In Which We Review His Last Acts In America

one good man

American Vacation

by JACQUE DE VRIES

Dietrich Bonhoeffer wanted to go to India. But he could not afford it, so he went to America instead.

When he first stepped foot in lower Manhattan, he was cowed by the size of the buildings. The year was 1930, and the Empire State Building was only just being built. I do not myself believe in the existence of an all-knowing being, but sometimes I feel I understand those who do better than those who don’t.

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Most troubling to Bonhoeffer about this country was its lack of freedom. Instead of being prohibited from drinking large beverages in restaurants, Bonhoeffer could not consume alcohol while in this country. He wrote to his Jewish friend that “Unfortunately I cannot even drink your health in a glass of wine, which is forbidden by law. This prohibition which nobody believes is a dreadful absurdity.” Back home, the Nazi party consolidated its election gains.

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at the Union Theological Seminary

Many churches in New York desired his presence, but he expended the majority of his efforts in Harlem. He first surveyed the densely populated region from an airplane. He led groups of black women in Bible classes; his evenings were completely filled, and he never neglected his sight-seeing.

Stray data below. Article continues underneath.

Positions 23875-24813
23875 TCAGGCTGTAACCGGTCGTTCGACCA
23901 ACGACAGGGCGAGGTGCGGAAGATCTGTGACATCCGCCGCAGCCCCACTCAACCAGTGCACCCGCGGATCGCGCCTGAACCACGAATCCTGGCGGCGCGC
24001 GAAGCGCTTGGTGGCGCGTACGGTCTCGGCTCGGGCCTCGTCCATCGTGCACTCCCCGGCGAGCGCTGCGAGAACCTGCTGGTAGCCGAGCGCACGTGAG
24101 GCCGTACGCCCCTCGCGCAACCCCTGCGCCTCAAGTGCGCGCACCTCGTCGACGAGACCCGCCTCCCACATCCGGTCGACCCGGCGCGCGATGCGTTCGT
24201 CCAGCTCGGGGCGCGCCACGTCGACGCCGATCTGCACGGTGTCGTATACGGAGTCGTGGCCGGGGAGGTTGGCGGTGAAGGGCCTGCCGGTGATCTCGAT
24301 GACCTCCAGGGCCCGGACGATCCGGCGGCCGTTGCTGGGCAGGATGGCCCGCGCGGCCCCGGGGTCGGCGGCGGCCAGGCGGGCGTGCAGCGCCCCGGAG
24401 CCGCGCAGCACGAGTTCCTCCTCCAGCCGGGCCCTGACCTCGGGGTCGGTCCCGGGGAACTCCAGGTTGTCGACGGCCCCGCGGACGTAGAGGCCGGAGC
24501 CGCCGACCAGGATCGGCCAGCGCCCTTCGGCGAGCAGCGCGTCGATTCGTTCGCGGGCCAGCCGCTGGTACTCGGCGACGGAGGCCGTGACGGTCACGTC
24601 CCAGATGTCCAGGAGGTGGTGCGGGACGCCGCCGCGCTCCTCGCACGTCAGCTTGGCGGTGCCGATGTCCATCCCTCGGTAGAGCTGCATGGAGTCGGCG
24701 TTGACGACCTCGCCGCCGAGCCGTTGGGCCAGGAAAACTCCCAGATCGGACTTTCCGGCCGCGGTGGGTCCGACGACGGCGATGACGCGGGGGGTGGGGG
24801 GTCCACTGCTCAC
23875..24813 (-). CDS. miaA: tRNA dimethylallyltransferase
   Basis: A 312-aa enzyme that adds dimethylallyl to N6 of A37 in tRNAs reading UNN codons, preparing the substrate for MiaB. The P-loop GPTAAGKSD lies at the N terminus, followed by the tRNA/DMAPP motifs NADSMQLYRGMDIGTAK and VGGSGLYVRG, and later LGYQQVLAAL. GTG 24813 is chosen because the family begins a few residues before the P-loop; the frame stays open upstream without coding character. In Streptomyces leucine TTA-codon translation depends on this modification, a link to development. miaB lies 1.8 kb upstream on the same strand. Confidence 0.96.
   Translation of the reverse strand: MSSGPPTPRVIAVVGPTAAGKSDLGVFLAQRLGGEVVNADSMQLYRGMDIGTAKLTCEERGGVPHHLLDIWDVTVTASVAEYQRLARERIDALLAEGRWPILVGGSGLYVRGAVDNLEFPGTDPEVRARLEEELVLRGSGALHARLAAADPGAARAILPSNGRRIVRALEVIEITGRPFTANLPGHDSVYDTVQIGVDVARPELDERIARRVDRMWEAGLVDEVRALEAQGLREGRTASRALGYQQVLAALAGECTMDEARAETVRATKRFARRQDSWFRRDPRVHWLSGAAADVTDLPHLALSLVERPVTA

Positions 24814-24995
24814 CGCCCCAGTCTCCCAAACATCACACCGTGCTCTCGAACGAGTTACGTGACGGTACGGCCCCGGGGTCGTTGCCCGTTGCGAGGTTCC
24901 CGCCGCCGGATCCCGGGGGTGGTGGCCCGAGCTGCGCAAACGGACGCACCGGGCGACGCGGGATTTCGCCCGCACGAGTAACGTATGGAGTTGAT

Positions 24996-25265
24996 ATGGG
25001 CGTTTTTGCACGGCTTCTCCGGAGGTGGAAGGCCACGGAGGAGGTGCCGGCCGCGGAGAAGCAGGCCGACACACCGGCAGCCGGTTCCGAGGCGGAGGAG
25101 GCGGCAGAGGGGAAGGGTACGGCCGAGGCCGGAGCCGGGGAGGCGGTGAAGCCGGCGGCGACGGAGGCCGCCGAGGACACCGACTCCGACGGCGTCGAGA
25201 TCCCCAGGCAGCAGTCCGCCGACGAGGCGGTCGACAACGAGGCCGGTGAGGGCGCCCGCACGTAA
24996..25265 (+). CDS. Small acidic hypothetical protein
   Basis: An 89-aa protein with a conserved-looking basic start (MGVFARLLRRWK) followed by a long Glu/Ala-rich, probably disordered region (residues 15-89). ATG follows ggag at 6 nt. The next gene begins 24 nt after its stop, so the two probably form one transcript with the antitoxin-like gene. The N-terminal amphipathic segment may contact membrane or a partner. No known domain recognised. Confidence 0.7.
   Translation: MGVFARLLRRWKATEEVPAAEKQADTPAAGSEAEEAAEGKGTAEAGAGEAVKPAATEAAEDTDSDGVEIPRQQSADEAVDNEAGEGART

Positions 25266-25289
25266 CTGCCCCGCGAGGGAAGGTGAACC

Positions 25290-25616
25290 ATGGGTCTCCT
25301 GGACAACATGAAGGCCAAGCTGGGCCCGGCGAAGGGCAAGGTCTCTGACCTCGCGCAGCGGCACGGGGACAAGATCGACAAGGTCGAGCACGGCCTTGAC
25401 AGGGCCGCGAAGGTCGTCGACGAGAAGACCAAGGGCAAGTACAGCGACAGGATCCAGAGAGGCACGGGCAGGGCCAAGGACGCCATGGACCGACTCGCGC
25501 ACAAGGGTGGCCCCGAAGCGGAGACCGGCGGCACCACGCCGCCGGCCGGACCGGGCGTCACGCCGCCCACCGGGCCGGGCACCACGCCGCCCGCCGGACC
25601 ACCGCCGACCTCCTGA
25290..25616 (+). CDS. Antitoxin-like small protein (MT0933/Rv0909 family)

He did not want to stay in America, refusing a Harvard appointment at the age of 25, because of the legacy of slavery. He celebrated his birthday in the company of the New York Jews that housed him.

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After he was arrested for trying to overthrow the Nazis, his first months in jail were full of hope that the plan would come to fruition. The letters he wrote and received in prison never despair. He was married shortly before his arrest, to this eighteen year old:

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He was executed three weeks before Hitler’s suicide effectively ended the war.

Bonhoeffer was surprised by the communal freedoms Americans took entirely for granted, what he called “social courage.” In the academic life of his native Germany, it was verboten to each approach a professor outside of class if, for example, you saw him limping across campus. He was both envious and disdainful of his American peers in the Union Theological Seminary. He considered some of the students he met too jaded, others he found hopelessly innocent, and the qualities shifted even between individuals. He quantified it as a kind of naive pessimism.

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The outreach programs of the churches he visited, and the social life that surrounded them seemed to replace the idea of a dedicated Christianity. The distinction, which Bonhoeffer eventually grasped, is completely misunderstood by many secular people. The foreign attitudes displayed in Bonhoeffer’s appraisal of American literature were also confusing at first. The mixture of hard-won cynicism without a corresponding knowledge of the world baffled Bonhoeffer.